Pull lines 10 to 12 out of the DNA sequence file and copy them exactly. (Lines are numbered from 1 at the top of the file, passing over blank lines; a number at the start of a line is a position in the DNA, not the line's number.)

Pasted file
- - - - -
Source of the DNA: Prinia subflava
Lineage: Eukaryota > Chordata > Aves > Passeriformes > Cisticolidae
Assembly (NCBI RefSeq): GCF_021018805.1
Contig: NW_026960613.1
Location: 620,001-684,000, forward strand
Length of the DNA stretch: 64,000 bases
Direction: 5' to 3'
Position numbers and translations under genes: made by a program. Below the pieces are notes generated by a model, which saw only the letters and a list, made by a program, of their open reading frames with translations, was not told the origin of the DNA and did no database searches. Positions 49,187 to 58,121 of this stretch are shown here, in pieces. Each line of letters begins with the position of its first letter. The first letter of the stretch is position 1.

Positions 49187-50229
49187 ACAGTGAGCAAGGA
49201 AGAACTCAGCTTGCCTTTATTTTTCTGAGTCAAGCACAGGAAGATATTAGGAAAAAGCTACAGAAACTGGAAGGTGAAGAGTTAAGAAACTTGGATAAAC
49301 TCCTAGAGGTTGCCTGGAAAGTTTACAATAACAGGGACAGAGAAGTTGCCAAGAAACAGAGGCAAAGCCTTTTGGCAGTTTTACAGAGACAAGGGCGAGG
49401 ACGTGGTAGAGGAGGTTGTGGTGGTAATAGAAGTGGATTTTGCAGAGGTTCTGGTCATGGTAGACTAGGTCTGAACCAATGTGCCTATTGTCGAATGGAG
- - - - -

49187 ACAGTGAGCAAGGA
49201 AGAACTCAGCTTGCCTTTATTTTTCTGAGTCAAGCACAGGAAGATATTAGGAAAAAGCTACAGAAACTGGAAGGTGAAGAGTTAAGAAACTTGGATAAAC
49301 TCCTAGAGGTTGCCTGGAAAGTTTACAATAACAGGGACAGAGAAGTTGCCAAGAAACAGAGGCAAAGCCTTTTGGCAGTTTTACAGAGACAAGGGCGAGG